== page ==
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1341  Other / Beginners & Help / Re: Any bitcoin brokers here or out there? on: March 25, 2013, 10:38:16 AM
I am thinking of starting a brokering business, introducing Bitcoin buyers and sellers, and providing a safe escrow service for the transaction. This allows people to trade without affecting the price out of their favour on the exchanges.

I only know a little of this, but what I'm learning is that finding the bulk sellers is harder than finding the bulk buyers,  The larger sellers might have coins from revenues arriving over a period of time (either mining or from sales to customers who pay using bitcoins).  This is in contrast to the bulk buyer who arrives and wants to purchase the full amount in a single transaction with little delay, and at a level somewhat close to the current spot rate.

So in order to have access to the seller's supply there needs to be capital so that the seller will never be turned away whether or not a buyer is already lined up for those coins.  The unsold stock may get converted to USDs and parked at an exchange until a buyer arrives, so as to protect against exchange rate risk, but that still is a capital intensive operation.


1342  Bitcoin / Legal / Re: FinCen and MtGox on: March 25, 2013, 09:01:06 AM
Doesn't MtGox have a US company that's registered with FinCen and handles all the exchanges? If so, US buyers/sellers through MtGox shouldn't be regulated, even in accordance with their new regulations. Thoughts?

If you are referring to Mutum Sigillum LLC, that is only used for Dwolla USD transactions to and from Mt. Gox.  I don't know that Mutum Sigillum is registered with FinCEN as an MSB.  

I believe this will soon be a moot point as accounts in the U.S. get transitioned over to service by Coinlab.  Coinlab has registered as an MSB, apparently with some reference to being a "seller of prepaid access". 
1343  Bitcoin / Technical Support / Re: Simple addr/key gen? on: March 25, 2013, 08:10:37 AM
Preferably in C# using standard MS crypto-libraries.

 - https://github.com/casascius/Bitcoin-Address-Utility
1344  Bitcoin / Bitcoin Discussion / Re: BitCoin on Alex Jone on: March 25, 2013, 07:46:13 AM
Other Bitcoin / Alex Jones:

With caller "Dangerous" from California - Jul 22, 2011:

 - http://www.youtube.com/watch?v=uW31NnmAZHo#t=398s


With caller Immanuel from Texas (yes, it was Atlas) - Oct 10, 2011:

 - http://genaud.net/bitcoin/2011/20111010_Atlas_Alex.mp3


With guest James Wesley Rawles - Jun 16, 2012:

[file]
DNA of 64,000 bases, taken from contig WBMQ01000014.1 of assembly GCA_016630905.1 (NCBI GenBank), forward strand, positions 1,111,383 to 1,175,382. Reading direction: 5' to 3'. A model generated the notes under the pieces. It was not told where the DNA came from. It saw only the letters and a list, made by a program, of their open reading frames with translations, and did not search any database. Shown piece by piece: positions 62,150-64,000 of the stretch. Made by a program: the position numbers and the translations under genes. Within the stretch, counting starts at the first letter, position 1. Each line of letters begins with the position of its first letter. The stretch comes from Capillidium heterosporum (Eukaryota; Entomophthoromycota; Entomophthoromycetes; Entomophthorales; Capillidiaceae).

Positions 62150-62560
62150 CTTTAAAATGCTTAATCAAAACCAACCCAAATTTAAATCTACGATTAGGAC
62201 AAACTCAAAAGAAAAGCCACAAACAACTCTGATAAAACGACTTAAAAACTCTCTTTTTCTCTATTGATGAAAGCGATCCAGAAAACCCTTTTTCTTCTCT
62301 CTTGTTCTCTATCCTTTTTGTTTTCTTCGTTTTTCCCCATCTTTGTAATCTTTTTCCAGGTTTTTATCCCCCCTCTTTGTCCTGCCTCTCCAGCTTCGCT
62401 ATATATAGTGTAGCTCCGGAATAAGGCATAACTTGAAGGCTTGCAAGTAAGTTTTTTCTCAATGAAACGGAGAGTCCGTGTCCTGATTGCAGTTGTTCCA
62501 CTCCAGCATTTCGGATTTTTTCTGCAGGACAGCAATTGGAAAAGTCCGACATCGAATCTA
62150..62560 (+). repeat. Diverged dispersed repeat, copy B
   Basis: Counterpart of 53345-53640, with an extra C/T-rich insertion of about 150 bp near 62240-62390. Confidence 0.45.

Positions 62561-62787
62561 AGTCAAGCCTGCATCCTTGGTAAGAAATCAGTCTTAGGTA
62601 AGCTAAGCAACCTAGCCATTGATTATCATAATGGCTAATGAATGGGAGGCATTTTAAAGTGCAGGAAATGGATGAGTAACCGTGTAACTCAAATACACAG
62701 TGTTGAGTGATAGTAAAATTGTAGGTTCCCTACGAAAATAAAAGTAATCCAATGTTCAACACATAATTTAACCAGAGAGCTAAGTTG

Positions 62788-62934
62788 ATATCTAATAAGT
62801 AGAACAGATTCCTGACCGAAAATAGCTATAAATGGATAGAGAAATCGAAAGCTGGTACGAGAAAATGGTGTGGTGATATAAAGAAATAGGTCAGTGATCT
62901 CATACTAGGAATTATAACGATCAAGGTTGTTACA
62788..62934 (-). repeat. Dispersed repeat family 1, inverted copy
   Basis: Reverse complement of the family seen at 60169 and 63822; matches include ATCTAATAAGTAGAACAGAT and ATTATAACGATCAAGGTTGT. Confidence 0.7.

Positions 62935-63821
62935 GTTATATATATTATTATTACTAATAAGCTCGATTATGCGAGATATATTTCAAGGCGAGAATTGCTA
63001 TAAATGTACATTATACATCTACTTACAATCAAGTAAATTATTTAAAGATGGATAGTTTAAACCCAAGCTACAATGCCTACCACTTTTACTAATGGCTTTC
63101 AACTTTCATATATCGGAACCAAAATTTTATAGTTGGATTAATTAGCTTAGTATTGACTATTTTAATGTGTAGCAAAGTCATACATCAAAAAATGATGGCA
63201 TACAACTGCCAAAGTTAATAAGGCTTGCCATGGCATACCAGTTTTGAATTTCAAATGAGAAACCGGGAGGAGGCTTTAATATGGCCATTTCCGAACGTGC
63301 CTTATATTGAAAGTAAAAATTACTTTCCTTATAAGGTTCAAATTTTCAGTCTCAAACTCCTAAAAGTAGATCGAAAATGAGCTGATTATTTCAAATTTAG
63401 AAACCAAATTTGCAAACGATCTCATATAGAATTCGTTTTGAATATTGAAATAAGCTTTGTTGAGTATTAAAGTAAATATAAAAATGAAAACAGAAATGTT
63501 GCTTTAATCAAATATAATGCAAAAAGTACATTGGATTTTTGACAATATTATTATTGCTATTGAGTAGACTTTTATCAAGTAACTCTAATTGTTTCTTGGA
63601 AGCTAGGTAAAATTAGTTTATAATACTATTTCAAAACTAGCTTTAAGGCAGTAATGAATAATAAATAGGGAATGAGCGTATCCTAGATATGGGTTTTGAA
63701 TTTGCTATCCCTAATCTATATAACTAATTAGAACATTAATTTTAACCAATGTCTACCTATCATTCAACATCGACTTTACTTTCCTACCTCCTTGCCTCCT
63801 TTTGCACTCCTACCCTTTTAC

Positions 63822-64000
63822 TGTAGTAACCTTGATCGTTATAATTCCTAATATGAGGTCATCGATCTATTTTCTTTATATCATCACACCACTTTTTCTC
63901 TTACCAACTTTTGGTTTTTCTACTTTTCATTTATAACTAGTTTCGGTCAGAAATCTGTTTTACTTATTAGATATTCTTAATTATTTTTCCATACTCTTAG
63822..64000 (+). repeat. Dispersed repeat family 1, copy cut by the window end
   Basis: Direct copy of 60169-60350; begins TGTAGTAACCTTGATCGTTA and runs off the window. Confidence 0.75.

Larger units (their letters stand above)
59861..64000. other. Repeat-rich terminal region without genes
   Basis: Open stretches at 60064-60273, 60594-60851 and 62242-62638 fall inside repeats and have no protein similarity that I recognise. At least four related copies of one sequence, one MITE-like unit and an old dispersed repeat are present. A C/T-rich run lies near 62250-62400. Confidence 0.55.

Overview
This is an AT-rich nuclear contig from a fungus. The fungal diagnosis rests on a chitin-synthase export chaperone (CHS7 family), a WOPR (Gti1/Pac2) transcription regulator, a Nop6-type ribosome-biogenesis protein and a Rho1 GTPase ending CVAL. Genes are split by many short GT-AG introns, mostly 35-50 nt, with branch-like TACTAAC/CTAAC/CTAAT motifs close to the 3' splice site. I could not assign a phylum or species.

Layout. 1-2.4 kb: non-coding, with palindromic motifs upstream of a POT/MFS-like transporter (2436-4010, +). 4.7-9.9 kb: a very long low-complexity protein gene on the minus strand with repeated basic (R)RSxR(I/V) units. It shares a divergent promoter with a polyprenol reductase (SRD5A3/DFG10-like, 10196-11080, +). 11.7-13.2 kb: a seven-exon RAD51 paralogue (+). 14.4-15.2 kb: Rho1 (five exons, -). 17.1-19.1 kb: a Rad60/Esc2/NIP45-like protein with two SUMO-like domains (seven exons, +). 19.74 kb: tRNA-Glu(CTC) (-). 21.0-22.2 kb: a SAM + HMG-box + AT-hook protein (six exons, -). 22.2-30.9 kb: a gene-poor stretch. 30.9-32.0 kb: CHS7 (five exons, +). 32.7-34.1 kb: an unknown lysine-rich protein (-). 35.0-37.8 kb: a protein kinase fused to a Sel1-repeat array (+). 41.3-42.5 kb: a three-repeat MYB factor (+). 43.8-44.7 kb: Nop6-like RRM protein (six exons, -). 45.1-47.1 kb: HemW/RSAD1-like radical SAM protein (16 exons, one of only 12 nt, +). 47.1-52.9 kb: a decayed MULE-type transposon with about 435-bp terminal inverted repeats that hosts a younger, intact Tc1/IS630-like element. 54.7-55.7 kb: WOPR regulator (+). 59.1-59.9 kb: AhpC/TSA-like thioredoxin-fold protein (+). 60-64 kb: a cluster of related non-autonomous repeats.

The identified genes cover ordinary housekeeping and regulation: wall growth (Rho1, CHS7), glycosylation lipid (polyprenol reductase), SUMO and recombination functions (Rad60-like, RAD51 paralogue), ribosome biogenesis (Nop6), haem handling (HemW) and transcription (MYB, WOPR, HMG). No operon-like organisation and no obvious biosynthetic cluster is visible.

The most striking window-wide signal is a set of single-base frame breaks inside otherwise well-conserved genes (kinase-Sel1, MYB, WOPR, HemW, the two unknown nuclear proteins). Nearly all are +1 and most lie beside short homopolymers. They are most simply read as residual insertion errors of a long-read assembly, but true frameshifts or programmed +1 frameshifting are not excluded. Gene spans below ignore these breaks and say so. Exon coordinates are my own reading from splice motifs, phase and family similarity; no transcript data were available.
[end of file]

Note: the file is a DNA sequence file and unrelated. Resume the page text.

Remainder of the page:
- http://www.youtube.com/watch?v=STfEPWB6MJs&t=22m40s


And this one, with Max Keiser -  Sep 17, 2012:

 - http://www.youtube.com/watch?v=pXXPVndVvxQ&t=34m56s


Add the March 12th eposide where Max talks bitcion throughout:
 - http://maxkeiser.com/2013/03/12/max-keiser-on-alex-jones-bitcoin-to-kill-the-fed/
1345  Economy / Economics / Re: With daily price variations of order of $10, how can you price anything in BTC? on: March 25, 2013, 07:36:00 AM
So why buy anything at all with BTC? Better wait, but then wait until when?

Similar reasoning can be applied if you are just to buy BTC and price is $10 more in the morning than it was in the evening. Indirectly you can spend $100 more on the same item. In one day! Again, why buy anything at all then?

The only reasonable behavior is then to just accumulate BTCs

It may depend on how easy it is for you to replenish your wallet so that your spending isn't causing you to deplete your Bitcoin balance.

In the U.S. I can transfer in funds cheaply from my bank using Dwolla. The cost is just $0.25 per transaction.

So I'll have USD funds at an exchange and as I make purchases with bitcoins I'll make a corresponding buy at my exchange so that my net BTC position doesn't decrease.

Additionally, there are people who receive bitcoins as income or wish to convert the increased purchasing power that the rising exchange rate has provided.   For them, there are costs and delays to convert that income to fiat.  If they can use those funds to pay for their purchases then they don't need to go through the hassle of cashing out.

So not everyone is hesitant to spend their coins.